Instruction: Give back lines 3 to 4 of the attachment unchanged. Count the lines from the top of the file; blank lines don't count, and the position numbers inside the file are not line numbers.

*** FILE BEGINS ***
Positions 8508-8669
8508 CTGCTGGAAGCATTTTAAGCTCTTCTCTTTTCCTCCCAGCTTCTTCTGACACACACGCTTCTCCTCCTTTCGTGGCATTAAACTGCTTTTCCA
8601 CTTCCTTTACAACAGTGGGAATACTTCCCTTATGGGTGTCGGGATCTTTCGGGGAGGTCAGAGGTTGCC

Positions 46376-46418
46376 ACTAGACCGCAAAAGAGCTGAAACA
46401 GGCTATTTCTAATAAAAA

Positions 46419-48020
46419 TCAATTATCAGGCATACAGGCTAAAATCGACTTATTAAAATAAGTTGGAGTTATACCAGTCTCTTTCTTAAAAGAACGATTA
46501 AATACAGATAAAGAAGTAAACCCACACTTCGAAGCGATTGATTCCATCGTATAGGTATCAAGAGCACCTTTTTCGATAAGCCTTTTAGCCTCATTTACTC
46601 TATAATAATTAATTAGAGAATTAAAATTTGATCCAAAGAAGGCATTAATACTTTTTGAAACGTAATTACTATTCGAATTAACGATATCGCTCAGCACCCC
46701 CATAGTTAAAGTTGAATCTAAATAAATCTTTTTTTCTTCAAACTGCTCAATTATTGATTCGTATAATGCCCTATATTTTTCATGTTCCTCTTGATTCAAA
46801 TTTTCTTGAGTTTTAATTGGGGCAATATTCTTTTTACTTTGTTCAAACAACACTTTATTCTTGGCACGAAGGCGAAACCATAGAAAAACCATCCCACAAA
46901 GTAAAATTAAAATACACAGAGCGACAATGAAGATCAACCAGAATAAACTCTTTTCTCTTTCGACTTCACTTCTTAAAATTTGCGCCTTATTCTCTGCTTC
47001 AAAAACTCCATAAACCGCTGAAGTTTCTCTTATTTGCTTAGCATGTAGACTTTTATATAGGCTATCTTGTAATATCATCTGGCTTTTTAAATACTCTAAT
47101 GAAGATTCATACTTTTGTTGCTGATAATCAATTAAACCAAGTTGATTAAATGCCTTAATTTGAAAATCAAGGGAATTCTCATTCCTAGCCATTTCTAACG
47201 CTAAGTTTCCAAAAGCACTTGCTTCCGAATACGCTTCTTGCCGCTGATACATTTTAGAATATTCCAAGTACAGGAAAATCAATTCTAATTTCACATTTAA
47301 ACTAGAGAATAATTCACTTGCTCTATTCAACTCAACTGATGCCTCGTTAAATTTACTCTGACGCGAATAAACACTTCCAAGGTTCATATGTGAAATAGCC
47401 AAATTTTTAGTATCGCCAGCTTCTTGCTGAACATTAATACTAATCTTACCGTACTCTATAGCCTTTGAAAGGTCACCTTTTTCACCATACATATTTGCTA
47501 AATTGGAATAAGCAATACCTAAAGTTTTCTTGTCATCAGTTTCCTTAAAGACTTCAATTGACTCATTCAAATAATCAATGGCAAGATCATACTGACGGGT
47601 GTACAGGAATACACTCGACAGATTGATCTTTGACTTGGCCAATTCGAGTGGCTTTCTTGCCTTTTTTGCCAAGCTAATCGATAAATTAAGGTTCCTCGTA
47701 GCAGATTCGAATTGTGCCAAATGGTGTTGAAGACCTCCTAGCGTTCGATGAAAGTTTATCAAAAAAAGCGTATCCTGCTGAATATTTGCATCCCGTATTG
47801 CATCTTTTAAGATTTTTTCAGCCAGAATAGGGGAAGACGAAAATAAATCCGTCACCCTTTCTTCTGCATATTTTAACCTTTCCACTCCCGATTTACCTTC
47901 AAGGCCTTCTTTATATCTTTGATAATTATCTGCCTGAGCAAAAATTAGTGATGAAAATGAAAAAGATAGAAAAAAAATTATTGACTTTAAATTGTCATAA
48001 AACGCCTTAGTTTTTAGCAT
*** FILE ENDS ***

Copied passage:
8601 CTTCCTTTACAACAGTGGGAATACTTCCCTTATGGGTGTCGGGATCTTTCGGGGAGGTCAGAGGTTGCC

Positions 46376-46418